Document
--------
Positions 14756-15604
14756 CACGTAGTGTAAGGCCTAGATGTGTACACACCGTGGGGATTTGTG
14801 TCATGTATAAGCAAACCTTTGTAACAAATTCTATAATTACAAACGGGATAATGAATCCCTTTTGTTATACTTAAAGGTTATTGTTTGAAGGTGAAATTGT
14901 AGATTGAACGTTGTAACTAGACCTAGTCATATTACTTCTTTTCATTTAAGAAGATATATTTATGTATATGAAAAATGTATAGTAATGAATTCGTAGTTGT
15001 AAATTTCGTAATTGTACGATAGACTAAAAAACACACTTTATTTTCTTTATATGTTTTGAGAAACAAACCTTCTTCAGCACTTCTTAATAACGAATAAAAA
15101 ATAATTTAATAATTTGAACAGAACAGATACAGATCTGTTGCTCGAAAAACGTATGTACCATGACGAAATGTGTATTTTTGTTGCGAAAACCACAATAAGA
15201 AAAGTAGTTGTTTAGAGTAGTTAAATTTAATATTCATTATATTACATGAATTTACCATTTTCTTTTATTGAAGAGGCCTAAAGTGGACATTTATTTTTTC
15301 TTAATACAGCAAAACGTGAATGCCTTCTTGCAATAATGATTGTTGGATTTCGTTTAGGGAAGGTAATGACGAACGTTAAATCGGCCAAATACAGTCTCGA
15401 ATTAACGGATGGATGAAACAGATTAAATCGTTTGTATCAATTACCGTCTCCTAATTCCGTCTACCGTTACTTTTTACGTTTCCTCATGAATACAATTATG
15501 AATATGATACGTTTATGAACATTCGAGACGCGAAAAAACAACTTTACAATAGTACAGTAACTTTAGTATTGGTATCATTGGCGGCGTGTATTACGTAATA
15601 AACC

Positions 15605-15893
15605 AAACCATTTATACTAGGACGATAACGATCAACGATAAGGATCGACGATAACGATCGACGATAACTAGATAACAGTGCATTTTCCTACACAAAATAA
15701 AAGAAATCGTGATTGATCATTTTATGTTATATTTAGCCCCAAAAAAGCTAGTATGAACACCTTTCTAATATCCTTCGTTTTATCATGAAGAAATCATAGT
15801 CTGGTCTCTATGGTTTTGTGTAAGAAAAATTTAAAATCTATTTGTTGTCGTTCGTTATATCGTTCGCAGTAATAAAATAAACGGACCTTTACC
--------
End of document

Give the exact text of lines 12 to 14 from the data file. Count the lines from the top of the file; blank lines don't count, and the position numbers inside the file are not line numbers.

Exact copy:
Positions 15605-15893
15605 AAACCATTTATACTAGGACGATAACGATCAACGATAAGGATCGACGATAACGATCGACGATAACTAGATAACAGTGCATTTTCCTACACAAAATAA
15701 AAGAAATCGTGATTGATCATTTTATGTTATATTTAGCCCCAAAAAAGCTAGTATGAACACCTTTCTAATATCCTTCGTTTTATCATGAAGAAATCATAGT